2. Add a bit of rotation to cause the circles to eventually spiral. Make sure to set your pivot as well (That will represent the center of the spring).
  3. Set the source group to be copyGroup1. Think of this as meaning we want to copy the ‘newest’ circle primitive. We will make sure that copyGroup1 at all times refers to the newest circle.
  4. Set the copy node to make ‘2’ copies. (This means make 1 actual copy…)
  5. Check the ‘create output groups box’ and uncheck the ‘preserve groups’ box.
  6. Make the group naming template to be:   copyGroup`$CY`
    This will make sure that the newly created circle will be placed into copyGroup1.



Adjust copyGroup1 to contain *only* the newest circle

After the copy node the new circle primitive is added into copyGroup1. Let’s just add a group node which adjusts copyGroup1 to just contain everything that’s not in copyGroup0. This will make copyGroup1 *just* contain the newest circle, and copyGroup0 will be the previous circle. This will make using the PolyBridge node easier.

Add a group node (i’ll name this name copyGroup_adjust), disable ‘creating’ of a group since this group node will just be editing an existing group.

To remove everything from copyGroup1 that is in copyGroup0, it would look like this:


Add a PolyBridge node

Let’s set the source group to copyGroup0 and the destination group to copyGroup1.

As well, I prefer using divisions = 1 here.

Also, uncheck ‘Reverse winding’.


Add the circle primitives back into the feedback loop

If you notice, the PolyBridge node actually gets rid of the primitives inside of copyGroup0 and copyGroup1. We want to add those back. We’ll at least need the contents of copyGroup1 for every next iteration of the loop. We can add these back into the feedback loop by simply feeding the output of my ‘copyGroup_adjust’ node into ‘repeat_end1’. We’ll need to use a merge node though since we can only have 1 input directly into the end block node.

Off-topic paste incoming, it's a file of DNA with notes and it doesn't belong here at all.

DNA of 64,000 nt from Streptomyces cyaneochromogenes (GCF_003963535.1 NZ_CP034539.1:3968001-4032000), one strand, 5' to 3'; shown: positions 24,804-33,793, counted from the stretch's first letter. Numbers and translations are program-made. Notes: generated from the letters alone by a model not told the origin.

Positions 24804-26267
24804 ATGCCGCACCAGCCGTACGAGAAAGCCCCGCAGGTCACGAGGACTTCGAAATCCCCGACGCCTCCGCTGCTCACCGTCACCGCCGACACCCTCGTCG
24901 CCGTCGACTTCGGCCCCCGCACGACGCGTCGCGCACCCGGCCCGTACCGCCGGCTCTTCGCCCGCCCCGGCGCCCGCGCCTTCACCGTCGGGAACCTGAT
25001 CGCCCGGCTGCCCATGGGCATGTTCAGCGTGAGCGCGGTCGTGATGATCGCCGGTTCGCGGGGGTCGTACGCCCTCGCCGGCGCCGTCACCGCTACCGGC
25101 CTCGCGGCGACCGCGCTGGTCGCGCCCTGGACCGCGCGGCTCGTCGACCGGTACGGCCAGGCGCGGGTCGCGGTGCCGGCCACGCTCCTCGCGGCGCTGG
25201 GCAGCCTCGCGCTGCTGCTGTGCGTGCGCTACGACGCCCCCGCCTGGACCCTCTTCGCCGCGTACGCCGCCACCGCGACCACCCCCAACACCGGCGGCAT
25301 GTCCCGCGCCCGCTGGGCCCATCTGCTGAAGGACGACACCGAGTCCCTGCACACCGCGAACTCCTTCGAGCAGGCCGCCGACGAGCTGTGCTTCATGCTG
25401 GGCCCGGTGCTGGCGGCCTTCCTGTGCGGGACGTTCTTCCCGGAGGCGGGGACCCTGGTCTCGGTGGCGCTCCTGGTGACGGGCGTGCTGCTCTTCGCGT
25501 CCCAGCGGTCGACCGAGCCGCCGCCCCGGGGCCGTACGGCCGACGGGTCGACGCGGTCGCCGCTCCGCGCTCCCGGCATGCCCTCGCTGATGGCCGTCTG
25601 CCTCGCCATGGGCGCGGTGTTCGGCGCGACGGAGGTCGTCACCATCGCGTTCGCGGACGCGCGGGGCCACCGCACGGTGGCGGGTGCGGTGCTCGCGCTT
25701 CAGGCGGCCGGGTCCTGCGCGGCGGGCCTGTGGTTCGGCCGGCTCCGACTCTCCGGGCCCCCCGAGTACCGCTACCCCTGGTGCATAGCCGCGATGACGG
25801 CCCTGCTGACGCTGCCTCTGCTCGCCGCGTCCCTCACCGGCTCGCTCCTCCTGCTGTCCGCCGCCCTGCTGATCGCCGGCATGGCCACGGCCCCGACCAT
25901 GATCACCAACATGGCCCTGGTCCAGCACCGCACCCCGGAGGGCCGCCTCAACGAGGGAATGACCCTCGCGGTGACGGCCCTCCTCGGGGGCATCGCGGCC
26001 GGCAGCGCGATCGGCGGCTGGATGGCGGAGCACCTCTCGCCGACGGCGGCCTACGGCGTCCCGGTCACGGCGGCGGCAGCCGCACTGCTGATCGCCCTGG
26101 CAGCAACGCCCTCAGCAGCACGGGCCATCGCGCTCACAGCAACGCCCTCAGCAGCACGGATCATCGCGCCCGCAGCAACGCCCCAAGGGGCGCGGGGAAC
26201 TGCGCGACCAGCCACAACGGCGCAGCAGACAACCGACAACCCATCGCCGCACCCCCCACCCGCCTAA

Add all the PolyBridges back into the feedback loop as well

When we create a PolyBridge we’re passing it into the feedback (end block), but the first thing we’re doing in the loop is the ‘copy’ node which uses copyGroup0 and copyGroup1. This node is immediately erasing the PolyBridge primitives. If we pass the feedback from the input directly into the output, we can keep all our poly bridge primitives between every iteration.

I’m just going to add a connection between the start of the loop and the end of the loop (through the merge node).


There is 1 huge problem though, our connection directly from the input to the output that we just added is augmenting the new value of copyGroup1 with the previous iteration’s copyGroup1.

Let’s wipe out the previous iterations copyGroups before passing that feedback forward. Without this, copyGroup1 will actually grow exponentially as the copy node will be copying multiple circles at a time.

Let’s add a group node which just deletes copyGroup0 and copyGroup1, between the start of a our For begin node and our merge node.


Increase the end node’s iteration count

I recommend increasing this very slowly to make sure that a bug in your loop doesn’t cause Houdini to hang.

After this I have a nice spring that can wind as many times as I like:



If you happen to know of a better way to do this, please let me know in the comments.

Attached is the hip file to this project.


1 Reply to “How to create a spring using Houdini’s ‘For’ loop node”

  1. Thanks for the tutorial, I just added a new group after the polybridge called “bridge”, then at the end of the for I delete all that is not in the bridge group, this way I don’t have a face that was inside the tube. Then I use a fuse to connect everything.